Saturday, 30 June 2012

Cost Estimates

All the necessary documentation has now gone out to the builders to prepare a cost estimate. This process is to ensure that the proposed building works are within budget. This is likely to take about 4-5 weeks, so there will be little progress next month.

Providing the figures come back on target, it will be all systems go with the next stage - Design Development. There have been instances where cost estimates have come in under budget, however this is very rare. But how good would that be?

Friday, 29 June 2012

Bathroom Floor Tiles

There is still plenty of time before I have to decide on the bathroom floor tiles, and I mentioned a couple of candidates on the post here. But one thing I am certain about is using small format tiles, not just because they look good but smaller tiles are better for drainage purposes. It's hard to get a good fall to the floor/shower waste using large tiles.

I think this little green number from Regeneration Tiles is great for a retro look. They are an unglazed porcelain tile, apparently wear really well, and are non-slip. They come in a wide range of colours and are a nice way to inject some colour into the bathroom.

These little mosaics are kind of cute too.

What about these black penny rounds? These would add some drama to a plain white bathroom.

Or then there's the white or marble mosaics in a brick pattern.

As for the grout colour - our architect has specified a grey/charcoal coloured grout. From a design perspective, the make the subway tiles pop, but it also happens to be a very practical idea as well. White grout always gets grungy looking over time (even if you are the type who likes to clean the bathroom every second day). Using a dark coloured grout will ensure your bathroom never looks dirty - even if it is! Luckily our bathrooms will be infused with heaps of natural light and have good ventilation, so mould shouldn't be a problem. Yep, definitely going with the charcoal grout on both the floors and walls.

Thursday, 28 June 2012


The weather has been pretty ordinary over the past few days (which amazingly coincides with the school holidays) so I've had to come up with some indoor activities to keep the kidlets amused. Mel over at Bungalow Bliss always inspires me with her creativity. I'm pretty useless at stuff like that, but I can read, so I Googled "paper craft" and found this fairly simple-to-make snowflake which is made of only six sheets of paper and some glue.

Jack and I worked away on this paper snowflake design while the little ones were asleep. It now hangs proudly over the baby's cot.

How are you keeping your kiddies amused during these wet school holidays?

Wednesday, 27 June 2012

Bathroom Tiles

There are no surprises here! I've chosen to go with classic white subway tiles for the bathroom walls (and kitchen/laundry splashbacks too). They are simply timeless - and they just happen to work well in both contemporary and traditional homes. They will be perfect for our house, as it is a little of each.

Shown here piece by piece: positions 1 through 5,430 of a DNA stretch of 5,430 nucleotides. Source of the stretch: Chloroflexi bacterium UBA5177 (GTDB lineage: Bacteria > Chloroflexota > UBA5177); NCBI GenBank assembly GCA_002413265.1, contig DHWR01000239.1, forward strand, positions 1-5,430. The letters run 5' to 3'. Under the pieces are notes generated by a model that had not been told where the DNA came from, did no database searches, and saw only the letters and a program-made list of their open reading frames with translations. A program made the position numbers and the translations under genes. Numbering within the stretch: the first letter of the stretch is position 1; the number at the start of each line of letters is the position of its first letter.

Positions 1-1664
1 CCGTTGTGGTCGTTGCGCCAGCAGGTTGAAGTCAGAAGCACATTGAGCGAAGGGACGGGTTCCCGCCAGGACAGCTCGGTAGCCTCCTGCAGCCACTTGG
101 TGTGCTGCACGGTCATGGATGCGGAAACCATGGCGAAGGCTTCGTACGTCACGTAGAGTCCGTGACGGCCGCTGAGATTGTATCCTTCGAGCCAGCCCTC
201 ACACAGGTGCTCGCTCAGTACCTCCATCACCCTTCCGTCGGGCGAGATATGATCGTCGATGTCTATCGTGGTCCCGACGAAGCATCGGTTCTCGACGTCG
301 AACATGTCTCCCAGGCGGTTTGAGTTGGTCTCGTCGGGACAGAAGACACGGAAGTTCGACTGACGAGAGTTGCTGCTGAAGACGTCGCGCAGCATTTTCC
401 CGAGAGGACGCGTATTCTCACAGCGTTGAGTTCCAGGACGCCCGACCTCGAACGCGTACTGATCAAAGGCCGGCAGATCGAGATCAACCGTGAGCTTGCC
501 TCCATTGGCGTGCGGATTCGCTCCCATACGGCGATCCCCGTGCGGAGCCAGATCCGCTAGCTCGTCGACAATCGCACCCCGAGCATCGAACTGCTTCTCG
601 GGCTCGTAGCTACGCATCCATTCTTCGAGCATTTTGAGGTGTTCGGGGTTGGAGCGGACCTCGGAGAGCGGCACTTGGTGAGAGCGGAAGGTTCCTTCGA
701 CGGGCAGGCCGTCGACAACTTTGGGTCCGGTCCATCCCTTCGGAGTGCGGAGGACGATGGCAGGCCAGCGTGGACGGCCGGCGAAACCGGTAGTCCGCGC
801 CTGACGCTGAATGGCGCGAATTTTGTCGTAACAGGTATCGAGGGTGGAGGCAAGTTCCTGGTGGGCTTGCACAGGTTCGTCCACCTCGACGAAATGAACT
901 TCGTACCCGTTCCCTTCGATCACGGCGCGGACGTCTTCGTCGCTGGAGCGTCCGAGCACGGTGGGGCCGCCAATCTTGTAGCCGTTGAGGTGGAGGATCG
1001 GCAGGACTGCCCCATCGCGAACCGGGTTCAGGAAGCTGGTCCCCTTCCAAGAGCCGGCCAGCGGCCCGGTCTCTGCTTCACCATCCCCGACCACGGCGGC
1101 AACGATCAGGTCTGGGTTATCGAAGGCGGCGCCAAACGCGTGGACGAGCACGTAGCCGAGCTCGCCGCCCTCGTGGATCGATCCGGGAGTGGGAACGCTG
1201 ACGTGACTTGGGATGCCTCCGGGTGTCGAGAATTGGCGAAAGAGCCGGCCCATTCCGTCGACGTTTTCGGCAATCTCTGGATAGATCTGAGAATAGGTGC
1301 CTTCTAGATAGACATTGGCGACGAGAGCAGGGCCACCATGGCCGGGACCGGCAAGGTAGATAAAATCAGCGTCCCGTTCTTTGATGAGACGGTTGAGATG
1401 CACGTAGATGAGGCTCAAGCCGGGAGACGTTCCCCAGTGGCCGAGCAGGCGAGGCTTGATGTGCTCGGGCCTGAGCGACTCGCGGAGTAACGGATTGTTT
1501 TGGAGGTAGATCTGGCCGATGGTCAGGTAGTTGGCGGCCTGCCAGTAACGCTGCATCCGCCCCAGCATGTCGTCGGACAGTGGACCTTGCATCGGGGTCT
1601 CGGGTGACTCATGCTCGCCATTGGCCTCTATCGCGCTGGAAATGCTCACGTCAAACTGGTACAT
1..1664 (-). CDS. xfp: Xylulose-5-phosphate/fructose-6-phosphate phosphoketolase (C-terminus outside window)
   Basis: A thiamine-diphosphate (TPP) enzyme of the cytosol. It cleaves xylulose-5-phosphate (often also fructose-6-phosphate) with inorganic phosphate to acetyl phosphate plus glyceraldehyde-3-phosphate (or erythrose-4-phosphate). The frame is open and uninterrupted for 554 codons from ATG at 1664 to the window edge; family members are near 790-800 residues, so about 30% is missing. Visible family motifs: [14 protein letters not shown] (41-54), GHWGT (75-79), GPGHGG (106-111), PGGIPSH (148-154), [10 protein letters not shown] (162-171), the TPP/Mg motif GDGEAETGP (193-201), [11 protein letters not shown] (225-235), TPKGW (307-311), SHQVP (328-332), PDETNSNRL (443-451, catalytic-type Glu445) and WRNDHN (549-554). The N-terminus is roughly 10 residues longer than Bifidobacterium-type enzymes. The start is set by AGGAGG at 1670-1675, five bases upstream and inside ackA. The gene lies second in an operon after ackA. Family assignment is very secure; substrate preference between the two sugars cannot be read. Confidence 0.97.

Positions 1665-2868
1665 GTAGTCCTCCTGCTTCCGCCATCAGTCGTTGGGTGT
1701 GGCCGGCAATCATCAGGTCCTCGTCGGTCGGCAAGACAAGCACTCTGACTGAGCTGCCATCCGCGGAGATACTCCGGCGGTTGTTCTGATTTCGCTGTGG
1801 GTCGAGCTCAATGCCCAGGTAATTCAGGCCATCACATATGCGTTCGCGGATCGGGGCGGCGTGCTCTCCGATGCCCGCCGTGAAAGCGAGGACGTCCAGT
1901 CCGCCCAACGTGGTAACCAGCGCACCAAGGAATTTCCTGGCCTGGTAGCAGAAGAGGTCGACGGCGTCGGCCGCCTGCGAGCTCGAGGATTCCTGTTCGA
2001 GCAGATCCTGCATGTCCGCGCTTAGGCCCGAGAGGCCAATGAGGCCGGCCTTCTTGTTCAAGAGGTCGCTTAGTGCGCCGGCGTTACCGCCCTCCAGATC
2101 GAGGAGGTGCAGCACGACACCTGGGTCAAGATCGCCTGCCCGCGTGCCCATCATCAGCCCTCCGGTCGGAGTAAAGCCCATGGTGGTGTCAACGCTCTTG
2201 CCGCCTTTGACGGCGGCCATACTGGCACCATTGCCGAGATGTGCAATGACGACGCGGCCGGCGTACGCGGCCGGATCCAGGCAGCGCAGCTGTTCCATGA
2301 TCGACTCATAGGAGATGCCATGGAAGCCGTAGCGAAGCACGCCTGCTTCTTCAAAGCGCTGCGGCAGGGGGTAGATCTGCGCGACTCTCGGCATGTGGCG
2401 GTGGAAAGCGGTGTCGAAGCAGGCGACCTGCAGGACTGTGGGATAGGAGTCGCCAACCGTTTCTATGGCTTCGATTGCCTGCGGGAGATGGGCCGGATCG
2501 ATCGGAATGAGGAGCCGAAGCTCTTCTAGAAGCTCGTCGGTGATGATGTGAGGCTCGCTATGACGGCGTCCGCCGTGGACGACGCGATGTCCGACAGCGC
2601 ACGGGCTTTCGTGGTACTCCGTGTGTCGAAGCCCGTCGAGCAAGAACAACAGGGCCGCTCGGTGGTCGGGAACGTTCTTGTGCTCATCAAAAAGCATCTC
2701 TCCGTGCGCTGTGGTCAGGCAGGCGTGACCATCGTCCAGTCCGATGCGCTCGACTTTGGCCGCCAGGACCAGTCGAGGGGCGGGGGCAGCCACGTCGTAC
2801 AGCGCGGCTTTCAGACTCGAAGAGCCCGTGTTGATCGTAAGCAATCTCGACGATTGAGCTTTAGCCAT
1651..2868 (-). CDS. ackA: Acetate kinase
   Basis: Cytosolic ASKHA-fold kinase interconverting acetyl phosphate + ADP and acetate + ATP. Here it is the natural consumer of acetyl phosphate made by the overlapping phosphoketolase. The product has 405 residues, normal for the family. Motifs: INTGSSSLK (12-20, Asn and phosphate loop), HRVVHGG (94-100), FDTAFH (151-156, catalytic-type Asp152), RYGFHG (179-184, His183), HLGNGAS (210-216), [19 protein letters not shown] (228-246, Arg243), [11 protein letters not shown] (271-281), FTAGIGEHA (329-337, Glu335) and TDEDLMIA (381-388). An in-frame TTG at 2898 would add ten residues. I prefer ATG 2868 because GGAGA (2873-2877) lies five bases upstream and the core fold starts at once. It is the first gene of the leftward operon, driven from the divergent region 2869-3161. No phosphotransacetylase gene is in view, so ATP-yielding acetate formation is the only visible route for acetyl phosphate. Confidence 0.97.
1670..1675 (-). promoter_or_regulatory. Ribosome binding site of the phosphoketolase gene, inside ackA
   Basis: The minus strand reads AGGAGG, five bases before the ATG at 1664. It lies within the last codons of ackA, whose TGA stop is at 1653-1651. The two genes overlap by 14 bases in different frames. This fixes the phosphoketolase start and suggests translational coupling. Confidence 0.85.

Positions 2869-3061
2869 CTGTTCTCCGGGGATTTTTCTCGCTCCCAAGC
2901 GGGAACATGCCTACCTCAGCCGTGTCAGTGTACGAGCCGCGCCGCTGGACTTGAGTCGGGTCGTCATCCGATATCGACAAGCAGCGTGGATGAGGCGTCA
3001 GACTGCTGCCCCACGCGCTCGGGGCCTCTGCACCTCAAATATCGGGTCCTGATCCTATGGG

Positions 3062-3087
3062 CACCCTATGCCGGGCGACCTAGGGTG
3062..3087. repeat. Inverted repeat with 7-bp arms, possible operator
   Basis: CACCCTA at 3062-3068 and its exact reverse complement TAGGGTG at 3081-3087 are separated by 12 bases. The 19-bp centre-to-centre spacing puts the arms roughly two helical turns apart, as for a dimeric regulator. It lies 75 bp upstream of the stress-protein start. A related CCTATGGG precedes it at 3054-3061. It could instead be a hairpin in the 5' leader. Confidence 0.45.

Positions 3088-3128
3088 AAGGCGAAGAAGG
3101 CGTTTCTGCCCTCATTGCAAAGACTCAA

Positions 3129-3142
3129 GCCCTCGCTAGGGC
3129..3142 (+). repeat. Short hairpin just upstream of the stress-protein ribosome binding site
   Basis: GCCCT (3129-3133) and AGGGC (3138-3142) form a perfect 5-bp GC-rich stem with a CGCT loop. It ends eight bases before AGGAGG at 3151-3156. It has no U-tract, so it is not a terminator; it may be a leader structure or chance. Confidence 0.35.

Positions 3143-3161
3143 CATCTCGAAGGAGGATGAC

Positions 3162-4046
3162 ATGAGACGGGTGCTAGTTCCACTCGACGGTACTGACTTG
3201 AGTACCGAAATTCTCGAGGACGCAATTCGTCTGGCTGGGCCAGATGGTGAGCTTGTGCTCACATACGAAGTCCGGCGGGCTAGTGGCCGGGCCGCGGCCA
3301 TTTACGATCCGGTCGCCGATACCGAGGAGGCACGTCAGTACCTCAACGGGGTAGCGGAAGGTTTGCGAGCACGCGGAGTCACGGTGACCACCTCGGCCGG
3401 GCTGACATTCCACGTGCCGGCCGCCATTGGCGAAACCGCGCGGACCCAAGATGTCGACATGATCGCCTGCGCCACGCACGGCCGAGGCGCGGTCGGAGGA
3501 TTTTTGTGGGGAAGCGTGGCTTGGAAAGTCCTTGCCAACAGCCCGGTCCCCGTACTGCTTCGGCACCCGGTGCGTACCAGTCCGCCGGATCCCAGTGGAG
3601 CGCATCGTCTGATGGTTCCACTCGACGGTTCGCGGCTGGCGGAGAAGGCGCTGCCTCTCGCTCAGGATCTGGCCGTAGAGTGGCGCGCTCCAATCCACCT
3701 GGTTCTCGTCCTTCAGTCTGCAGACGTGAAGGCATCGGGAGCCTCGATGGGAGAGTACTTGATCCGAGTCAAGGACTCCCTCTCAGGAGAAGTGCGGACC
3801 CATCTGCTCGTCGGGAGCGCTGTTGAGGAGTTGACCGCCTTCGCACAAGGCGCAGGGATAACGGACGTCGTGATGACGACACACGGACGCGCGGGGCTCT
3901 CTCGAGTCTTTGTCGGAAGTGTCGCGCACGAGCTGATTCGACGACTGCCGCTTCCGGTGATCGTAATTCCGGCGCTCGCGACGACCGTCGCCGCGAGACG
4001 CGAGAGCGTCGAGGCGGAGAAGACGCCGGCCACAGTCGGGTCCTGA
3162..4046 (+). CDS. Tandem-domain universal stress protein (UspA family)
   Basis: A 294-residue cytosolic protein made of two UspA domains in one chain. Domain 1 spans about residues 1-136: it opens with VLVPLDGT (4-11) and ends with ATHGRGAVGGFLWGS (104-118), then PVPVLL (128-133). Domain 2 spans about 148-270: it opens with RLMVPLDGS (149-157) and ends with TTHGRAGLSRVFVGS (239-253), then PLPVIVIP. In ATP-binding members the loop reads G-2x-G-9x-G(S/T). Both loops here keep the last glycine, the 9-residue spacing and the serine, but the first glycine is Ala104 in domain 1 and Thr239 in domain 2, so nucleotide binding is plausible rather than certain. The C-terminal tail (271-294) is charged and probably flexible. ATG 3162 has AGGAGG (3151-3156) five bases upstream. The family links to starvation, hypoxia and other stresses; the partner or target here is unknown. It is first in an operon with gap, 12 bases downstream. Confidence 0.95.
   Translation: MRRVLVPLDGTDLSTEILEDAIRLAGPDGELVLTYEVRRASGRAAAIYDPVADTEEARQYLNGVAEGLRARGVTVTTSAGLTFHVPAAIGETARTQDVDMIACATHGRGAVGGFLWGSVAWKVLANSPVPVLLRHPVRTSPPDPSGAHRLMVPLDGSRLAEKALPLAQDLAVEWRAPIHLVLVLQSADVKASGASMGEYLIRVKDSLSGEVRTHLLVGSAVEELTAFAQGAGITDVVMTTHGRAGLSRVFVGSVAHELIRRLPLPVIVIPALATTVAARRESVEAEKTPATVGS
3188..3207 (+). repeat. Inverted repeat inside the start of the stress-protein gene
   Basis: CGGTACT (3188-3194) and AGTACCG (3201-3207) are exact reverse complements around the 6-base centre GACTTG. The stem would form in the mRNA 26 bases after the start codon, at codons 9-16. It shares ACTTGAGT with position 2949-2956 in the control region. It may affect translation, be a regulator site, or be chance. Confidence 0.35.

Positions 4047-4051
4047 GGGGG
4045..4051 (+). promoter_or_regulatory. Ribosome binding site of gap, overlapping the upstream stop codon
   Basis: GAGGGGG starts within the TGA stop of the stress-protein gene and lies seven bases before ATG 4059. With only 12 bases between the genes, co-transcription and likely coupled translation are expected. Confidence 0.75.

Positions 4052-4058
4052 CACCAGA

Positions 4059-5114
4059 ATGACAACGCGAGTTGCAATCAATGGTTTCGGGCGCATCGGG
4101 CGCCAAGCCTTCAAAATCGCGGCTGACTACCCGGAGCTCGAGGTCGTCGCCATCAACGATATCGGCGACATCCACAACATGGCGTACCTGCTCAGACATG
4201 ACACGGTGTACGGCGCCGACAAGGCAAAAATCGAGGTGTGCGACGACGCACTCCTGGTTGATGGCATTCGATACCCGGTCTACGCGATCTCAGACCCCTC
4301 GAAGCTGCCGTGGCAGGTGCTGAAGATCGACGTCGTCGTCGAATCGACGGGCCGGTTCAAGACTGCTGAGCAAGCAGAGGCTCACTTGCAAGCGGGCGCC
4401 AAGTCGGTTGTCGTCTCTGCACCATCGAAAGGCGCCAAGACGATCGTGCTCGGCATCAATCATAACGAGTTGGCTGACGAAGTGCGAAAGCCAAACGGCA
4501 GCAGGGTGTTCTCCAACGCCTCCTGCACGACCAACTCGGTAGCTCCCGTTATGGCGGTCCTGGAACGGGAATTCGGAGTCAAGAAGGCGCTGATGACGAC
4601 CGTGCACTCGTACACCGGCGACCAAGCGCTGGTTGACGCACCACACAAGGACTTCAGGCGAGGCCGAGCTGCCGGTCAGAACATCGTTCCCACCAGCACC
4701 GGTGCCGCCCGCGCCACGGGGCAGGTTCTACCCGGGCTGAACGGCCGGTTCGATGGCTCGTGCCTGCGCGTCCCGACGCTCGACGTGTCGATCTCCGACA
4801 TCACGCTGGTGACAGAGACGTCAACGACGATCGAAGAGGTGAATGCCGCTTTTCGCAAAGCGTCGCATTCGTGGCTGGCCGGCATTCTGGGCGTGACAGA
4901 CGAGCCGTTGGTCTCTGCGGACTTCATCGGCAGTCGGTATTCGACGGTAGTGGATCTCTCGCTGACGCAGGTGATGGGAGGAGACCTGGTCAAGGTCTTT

Still haven't made up my mind about the floor tiles however. The architect has proposed white Topcer Octagon tiles (and white dot) from Regeneration Tiles which look similar to this:

When laid, they look like this:

However I also like these marble hexagon tiles which would add a bit of lux:

What's more practical -  stone or porcelain?

Not only do I want the tiles to look good, but I want something that will wear well and be easy to maintain. Does anyone have any other suggestions? Decisions, decisions.....

Tuesday, 26 June 2012

Renovating on a Small Lot

Designing alts + adds on small lots takes a lot of skill; the importance of design is even more critical. If they're not thoughtfully planned, the result is often larger, darker houses that fill the entire site leaving little outdoor space with no aspect. Loss of amenity is the trade-off for greater internal floorspace and ultimately creates ongoing maintenance and energy costs for it's owners.

Our architects were particularly careful about maintaining the building's traditional character, ensuring that the addition would not overpower the existing structure. They've spent considerable time on modelling mass to ensure that the cottage isn't going to appear to be swallowed up by a "tsunami" of a rear extension. Here are some examples of what I mean:

In contrast, here are some other examples of renovations where the additions have not compromised the original buildings. From the road, there appears to be little change - they have not been raised or visibly altered and retain their relationship with the street. The original houses have remained largely untouched, and it's not until you enter through their front doors, that you realise just what lies beyond.

Chelmer House, Owen and Vokes

Raven St House, James Russell Architects

Skinner St House, Bloc Design

I rather like the element of surprise. Don't you?